• Evil Empire

      With Mike Cameron, it really does work. As long as only one of Melky/Cervelli/Pena plays on any given day, the rotating DH doesn’t compromise the offense. On days where anyone in the infield DHs, the outfield is Damon/Cameron/Swisher.

    • andrew

      I don’t think anyone disagrees with that. Most “rotating DH” advocates come from those who want to save money – sign one of Damon, Cameron, or Matsui. Signing both Damon and Cameron doesn’t change anything from this year except Matsui is replaced by Cameron.

      • cor shep


        Those people want Damon/Cameron/Matsui to play the field then have the DH rotate around Arod/Jeter/Swish/Posada/LF w/ Pena/Gardner/Cervelli playing the field for whoever is DHing.

        Sounds like a horrible plan when the Yanks could just do exatly what they did this year. Have a great LF and DH while still giving everyone a lot of DH days cuz the DH will need rest too.

    • The Artist

      Yeah, God forbid we have one non-All Star in our lineup at any time. All of the teams we’re playing have 2-3 of them, but we can’t afford one.

      And facing certain pitchers (Verlander/Halladay) you’ll value defense more than hitting, since nobody hits them anyway.

      • The Honorable Congressman Mondesi

        “Yeah, God forbid we have one non-All Star in our lineup at any time. All of the teams we’re playing have 2-3 of them, but we can’t afford one.”

        That is a straw-man argument and you know it. The Yankees already have non-All Stars in their lineup before making this decision about Matsui’s vacant roster slot, and nobody who is arguing against the ‘rotating DH’ idea is doing so because they demand that the Yankees sign an All Star for every spot in the lineup.

    • theyankeewarrior

      I agree, but I think your philosophy can still be used with Matsui as the “normal” DH. Damon in Left, Cameron in Center, Melky as the 4th OF, Matsui DH. Matsui will need days off for his knees, inter-league play, normal rest etc. This is where anyone can slide into that role. Also, Matsui can be benched when A-Rod, Jeter etc. need days off. This keeps him fresh for the October run and allows the Yanks to have depth in the case of an OF-type going down.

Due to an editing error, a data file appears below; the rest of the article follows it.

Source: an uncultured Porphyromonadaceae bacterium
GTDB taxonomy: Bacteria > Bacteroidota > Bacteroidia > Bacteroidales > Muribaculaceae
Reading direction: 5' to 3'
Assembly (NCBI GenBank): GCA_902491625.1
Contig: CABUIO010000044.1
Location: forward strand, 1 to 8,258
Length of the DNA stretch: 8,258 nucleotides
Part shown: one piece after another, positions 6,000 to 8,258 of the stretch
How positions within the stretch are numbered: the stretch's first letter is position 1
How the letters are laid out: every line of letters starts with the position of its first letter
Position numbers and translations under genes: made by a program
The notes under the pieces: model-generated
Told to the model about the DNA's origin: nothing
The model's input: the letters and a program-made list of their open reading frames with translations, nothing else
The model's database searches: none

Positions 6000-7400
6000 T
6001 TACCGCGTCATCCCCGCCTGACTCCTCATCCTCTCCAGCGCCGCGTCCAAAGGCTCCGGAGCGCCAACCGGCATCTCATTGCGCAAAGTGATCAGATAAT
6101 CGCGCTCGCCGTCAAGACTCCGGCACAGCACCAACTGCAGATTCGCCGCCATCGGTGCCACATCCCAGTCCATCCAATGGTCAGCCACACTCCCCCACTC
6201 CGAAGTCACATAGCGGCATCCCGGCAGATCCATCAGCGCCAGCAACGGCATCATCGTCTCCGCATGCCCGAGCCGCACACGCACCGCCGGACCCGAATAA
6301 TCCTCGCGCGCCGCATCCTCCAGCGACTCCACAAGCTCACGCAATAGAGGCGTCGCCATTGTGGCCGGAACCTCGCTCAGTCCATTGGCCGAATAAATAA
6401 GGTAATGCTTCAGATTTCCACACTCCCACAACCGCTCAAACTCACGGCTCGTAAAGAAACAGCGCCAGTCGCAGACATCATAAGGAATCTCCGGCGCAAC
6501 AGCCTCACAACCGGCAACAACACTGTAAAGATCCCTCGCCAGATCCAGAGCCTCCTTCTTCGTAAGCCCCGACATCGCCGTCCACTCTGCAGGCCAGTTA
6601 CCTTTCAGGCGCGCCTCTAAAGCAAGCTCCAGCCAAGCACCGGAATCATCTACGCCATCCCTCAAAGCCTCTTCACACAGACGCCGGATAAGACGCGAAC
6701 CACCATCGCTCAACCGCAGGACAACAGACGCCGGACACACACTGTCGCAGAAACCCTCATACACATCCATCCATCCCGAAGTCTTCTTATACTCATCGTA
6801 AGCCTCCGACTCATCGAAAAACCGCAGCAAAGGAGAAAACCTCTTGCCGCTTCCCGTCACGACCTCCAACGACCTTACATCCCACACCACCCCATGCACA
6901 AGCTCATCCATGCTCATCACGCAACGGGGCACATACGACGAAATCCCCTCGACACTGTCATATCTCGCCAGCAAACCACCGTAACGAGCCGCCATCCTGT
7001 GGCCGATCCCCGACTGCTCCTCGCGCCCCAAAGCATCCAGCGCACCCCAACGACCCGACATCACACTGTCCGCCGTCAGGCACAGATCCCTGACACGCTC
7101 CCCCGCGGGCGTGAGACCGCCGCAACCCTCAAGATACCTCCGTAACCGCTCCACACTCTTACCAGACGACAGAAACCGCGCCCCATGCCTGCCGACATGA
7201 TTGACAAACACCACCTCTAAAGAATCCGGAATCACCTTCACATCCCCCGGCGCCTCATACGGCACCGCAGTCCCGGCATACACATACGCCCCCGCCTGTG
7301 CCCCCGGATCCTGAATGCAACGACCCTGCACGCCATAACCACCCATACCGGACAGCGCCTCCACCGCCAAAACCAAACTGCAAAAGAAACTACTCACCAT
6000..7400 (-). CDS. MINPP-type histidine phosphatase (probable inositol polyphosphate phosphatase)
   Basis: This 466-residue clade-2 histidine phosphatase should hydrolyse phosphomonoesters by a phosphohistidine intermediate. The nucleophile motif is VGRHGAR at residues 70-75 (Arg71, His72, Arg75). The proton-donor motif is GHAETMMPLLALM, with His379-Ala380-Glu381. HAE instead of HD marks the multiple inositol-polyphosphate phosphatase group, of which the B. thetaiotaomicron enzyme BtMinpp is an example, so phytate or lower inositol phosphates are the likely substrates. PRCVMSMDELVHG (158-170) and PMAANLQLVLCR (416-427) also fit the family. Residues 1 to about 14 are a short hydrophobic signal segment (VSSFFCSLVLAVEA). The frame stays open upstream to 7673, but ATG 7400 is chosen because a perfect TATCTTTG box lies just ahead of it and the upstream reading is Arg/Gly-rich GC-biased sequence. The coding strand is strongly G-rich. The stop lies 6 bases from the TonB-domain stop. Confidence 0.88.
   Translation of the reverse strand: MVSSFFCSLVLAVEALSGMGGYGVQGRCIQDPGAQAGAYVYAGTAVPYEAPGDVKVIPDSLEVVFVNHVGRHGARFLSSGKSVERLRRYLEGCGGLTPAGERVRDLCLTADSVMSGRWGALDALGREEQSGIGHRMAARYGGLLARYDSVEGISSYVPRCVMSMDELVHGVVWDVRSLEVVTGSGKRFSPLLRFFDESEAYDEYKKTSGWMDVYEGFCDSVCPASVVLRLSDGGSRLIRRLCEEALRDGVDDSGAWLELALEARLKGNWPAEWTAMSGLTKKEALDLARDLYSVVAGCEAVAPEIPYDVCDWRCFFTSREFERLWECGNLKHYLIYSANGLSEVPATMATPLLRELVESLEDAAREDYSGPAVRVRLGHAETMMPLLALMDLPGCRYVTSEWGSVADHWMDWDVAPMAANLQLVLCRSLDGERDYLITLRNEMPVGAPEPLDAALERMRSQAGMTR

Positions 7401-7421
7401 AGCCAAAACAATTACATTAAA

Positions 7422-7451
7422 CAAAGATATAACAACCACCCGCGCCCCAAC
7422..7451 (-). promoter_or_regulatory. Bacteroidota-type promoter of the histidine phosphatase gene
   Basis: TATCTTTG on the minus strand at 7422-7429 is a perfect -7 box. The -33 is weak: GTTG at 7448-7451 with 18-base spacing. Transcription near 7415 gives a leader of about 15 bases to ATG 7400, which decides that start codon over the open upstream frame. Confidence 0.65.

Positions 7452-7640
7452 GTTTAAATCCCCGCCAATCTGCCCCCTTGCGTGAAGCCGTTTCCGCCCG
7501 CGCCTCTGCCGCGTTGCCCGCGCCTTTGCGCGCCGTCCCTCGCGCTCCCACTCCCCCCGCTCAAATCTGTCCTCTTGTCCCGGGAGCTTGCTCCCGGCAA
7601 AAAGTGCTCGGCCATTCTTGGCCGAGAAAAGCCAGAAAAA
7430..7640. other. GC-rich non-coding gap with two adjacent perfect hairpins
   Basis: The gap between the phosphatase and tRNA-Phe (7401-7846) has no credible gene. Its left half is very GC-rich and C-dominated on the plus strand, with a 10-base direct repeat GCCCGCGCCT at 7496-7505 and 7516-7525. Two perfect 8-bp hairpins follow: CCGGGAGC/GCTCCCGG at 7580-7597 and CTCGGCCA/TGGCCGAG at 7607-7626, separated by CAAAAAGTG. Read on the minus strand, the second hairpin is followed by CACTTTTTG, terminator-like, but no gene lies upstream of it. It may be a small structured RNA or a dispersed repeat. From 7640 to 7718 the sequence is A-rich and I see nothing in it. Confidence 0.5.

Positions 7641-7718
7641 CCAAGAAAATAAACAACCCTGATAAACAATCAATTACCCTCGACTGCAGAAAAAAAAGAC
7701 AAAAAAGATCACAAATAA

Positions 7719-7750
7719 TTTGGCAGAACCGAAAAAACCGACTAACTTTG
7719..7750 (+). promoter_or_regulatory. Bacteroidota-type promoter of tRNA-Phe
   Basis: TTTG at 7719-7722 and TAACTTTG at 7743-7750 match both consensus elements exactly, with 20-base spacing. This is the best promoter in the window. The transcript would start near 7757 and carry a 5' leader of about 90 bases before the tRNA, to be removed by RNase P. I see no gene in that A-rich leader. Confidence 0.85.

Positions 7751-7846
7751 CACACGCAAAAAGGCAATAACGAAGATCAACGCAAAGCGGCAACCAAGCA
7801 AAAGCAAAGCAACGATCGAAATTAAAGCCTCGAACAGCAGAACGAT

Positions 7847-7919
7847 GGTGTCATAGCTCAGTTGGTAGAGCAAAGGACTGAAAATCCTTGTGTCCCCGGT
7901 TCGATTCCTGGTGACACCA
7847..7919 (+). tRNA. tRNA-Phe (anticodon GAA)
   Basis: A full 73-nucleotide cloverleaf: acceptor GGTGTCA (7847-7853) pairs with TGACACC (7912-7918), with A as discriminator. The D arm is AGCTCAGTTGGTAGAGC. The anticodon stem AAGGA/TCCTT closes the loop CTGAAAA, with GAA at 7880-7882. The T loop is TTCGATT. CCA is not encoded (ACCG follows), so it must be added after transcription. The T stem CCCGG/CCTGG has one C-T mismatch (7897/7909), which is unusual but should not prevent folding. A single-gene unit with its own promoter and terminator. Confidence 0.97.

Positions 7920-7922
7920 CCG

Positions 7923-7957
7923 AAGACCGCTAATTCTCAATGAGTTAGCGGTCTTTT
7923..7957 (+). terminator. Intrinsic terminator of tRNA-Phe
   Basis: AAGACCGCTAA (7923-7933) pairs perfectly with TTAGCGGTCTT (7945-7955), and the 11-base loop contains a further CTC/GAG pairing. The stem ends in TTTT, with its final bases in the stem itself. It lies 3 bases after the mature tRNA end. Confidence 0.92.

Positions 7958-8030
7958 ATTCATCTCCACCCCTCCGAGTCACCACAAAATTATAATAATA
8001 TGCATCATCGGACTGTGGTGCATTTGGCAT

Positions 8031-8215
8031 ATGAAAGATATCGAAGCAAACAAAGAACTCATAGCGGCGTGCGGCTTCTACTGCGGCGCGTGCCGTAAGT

Your scenario allows for no injuries. There will be plenty in 2010. Remember when we lost Nady last season? Without Swisher, Melky and Gardner would have been playing in the same OF all season.

      This team needs depth in the OF/DH. Damon + Matsui + Cameron + Melky + Swish gives us that all while not costing the Yanks a whole lot in money and years.

      Then, say hello to Carl Crawford in 2011.

    • The Honorable Congressman Mondesi

      Yeah, but signing Damon/Cameron isn’t the ‘rotating DH’ idea people disagree with. The idea people disagree with, using those players, would be signing either Damon OR Cameron, and having one of the bench players in your everyday lineup. You’re agreeing with the anti-rotating DH crowd, not disagreeing with them.

    • Todd

      Agreed. Particularly for this team with an aging roster. I think rotating the DH for Posada and Damon with Arod sprinkled in also keeps them fresh and ultimately more effective. Plus, the “scrubs” are actually bringing something to the table like defense and speed.

      Frankly, I’d rather carry 3 catchers than have Miranda on the club so Posada can DH 2-3x a week.

      • Bo

        What team has ever used the rotating DH theory and succeeded with it?

        Its a waste not to use that spot for a legit hitter. You are wasting it.